BC Grad's Memoir Depicts Inspirational Experience
Published: Monday, February 25, 2013
Updated: Monday, February 25, 2013 01:02
"I had come to Jamaica for a quick adventure, a fun interlude between college and law school," reads an excerpt from Raising Gentle Men, a memoir by Jay Sullivan, BC ’84. "I hadn’t planned to stay a second year. Now, only a month into living at Alpha, my life didn’t make practical sense. At times I had considered becoming a priest—but I never anticipated I would live in a convent. I had come from a loving and stable home—and now lived among orphans. I had grown up in a community where the one black family in town had almost celebrity status—and now I was the minority. And the ironies were only beginning."
In the summer after graduating, Sullivan went from being an English major at Boston College to an English teacher at St. George’s College, a Jesuit high school in Kingston, Jamaica. He traveled to Kingston as part of BC’s International Volunteers Program (IVP), which has since become integrated with the Jesuit Volunteers Corps.
"I had a wonderful time at BC. I was an English major—so English majors do eventually write books," Sullivan said jokingly. "I had always planned on going right into law school. A number of my friends were applying to go into the IVP, and I really—I would love to say that I had this burning desire to go serve the poor, but I honestly don’t recall thinking about it." He said that he went through the application and interview process for the volunteer program, but didn’t recall thinking about what he was doing until he boarded the plane to Jamaica. "I really didn’t think about it—in the book I refer to it as being ‘duped by God,’ because I really think that God knew that if I thought about it, I would’ve said, ‘There’s no way I’m doing that.’"
Almost 30 years after that flight, Sullivan has published a book about his experiences teaching at St. George’s and volunteering at Alpha Boys School, a home for troubled youth run by the Catholic Sisters of Mercy. Raising Gentle Men, which was released on Feb. 15, details not only his time in Kingston, but also the stories of two boys—Morris Mathers and Desmond Plunkett—as they passed through Alpha. Also included in the memoir are Irene DeGroot, BC ’85, and various amalgam characters based on the other boys and BC volunteers in Jamaica at the time.
"Being a teacher right out of college is just a fantastic experience," Sullivan said. "You spend the first 21 years of your life on one side of a classroom—and to walk in the door the next day, and you’re on the other side looking back at all the seats—it changes your perspective about everything you’ve just done for the last 21 years."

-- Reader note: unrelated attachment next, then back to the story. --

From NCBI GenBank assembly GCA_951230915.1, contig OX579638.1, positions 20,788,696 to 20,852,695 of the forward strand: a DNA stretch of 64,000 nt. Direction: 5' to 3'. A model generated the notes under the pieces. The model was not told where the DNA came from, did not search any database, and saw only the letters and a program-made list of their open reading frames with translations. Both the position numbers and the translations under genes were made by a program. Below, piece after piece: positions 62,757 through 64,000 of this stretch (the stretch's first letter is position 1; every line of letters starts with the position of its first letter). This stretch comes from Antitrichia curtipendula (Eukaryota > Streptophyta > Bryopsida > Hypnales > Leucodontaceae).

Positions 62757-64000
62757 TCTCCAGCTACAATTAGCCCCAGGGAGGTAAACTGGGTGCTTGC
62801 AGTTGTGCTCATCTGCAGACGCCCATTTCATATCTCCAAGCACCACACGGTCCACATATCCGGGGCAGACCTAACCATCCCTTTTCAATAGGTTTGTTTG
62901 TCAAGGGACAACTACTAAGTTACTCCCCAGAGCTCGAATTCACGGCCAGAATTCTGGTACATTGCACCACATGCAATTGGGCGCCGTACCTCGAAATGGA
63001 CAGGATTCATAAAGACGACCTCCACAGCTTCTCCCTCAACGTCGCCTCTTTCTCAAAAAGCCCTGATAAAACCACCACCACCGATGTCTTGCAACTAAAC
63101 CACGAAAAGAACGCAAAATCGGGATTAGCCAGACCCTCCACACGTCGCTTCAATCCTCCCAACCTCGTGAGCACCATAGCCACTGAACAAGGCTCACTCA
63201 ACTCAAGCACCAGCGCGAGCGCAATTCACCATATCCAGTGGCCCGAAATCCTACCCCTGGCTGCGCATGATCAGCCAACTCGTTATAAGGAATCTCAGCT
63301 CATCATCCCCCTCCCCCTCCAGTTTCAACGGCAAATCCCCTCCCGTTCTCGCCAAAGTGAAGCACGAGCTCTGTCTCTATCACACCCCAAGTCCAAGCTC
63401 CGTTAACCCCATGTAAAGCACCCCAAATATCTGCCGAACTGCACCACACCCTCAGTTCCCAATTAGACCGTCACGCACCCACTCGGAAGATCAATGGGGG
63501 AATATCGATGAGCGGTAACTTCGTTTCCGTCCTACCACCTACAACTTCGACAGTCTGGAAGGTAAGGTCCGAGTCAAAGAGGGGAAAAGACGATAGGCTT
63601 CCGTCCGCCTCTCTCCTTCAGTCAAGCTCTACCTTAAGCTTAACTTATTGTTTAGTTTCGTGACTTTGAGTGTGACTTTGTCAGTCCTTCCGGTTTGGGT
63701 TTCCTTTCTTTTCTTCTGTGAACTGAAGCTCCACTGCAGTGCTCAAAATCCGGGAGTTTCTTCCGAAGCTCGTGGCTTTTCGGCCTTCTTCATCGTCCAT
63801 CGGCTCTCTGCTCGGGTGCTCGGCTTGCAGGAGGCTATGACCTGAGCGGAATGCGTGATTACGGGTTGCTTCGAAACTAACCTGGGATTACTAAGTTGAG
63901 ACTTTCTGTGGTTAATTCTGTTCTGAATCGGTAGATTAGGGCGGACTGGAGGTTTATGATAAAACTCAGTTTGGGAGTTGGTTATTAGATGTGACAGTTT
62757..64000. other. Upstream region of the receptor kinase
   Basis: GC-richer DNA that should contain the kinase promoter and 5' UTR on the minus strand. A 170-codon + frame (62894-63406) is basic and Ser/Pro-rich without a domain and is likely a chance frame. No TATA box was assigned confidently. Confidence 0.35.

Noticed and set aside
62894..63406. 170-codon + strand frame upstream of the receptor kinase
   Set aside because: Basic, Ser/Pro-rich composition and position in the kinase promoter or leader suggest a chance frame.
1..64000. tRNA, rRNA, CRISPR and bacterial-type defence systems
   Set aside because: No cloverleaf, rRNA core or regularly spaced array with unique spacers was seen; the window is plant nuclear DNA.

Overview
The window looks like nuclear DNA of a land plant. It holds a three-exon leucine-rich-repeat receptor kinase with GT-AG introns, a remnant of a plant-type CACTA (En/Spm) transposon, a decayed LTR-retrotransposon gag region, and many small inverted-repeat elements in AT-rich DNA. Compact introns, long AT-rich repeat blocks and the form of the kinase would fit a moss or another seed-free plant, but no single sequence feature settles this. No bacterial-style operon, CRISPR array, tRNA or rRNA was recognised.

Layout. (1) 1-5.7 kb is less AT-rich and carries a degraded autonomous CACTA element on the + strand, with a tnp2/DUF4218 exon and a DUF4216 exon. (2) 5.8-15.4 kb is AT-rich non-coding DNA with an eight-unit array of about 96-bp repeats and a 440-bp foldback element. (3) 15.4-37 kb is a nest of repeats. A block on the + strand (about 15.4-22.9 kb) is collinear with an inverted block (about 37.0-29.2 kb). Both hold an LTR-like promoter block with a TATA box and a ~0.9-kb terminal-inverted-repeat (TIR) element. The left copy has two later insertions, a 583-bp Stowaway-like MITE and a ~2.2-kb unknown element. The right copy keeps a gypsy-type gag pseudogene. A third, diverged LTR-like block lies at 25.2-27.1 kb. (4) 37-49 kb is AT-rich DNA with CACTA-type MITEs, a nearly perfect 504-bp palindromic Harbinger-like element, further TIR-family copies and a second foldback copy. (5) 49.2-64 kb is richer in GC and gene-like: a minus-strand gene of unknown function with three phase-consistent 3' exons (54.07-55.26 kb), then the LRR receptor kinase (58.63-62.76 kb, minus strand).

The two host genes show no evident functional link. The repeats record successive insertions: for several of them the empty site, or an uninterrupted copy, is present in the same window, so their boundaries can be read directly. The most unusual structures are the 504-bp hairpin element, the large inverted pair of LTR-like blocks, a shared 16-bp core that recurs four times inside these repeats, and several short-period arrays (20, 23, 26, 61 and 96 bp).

Sullivan found perspective not only in the role of teacher, but also in his interactions with the students. He recalled thinking at first that he was looking out at 40 black faces, but realizing over time that Jamaica has significant Chinese and Indian heritage. "The diversity wasn’t in the classroom—the diversity was in every kid," Sullivan said. "Every kid looked like the map of the world, because their backgrounds were so different. Some of them were very, very wealthy, and some of them were extremely poor—but at a Jesuit high school, no matter where it is in the world, everybody has to go do volunteer work."
That volunteer work ended up being at Alpha Boys School, which was around the corner from the high school. "I would bring my students there in the afternoon, and then—because I lived with other BC students a couple blocks away—at night I would walk back to the orphanage and I would read bedtime stories," he said. Sullivan volunteered at Alpha so frequently that, instead of living with BC students during his second year in Jamaica, he asked the nuns if he could move into the convent. "The book is about how these three amazing women tried to help these 250 boys," he added. "They wanted to do more than just provide a hot meal and a place to sleep—they wanted to provide a home. And it’s about what they do to raise gentle men."
After Sullivan returned to the U.S., he attended law school at Fordham University. Every Spring Break, however, he returned to Jamaica to work with the children. He also stayed in touch with the nuns and some of the boys. Desmond, who is now an evangelical minister in Jamaica, reviewed the book before it went to publication.
After law school, Sullivan worked as an in-house counsel at Covenant House, a shelter for runaway and homeless youth in New York. He subsequently practiced corporate law for seven years, and now runs a communications firm called ExecComm. "Mostly what we teach people to do is to be less focused on themselves and more focused on other people, because that’s how you communicate," Sullivan said. "It is, in many ways, coming full-circle—there aren’t many jobs where your job is to teach people to be less wrapped up in themselves."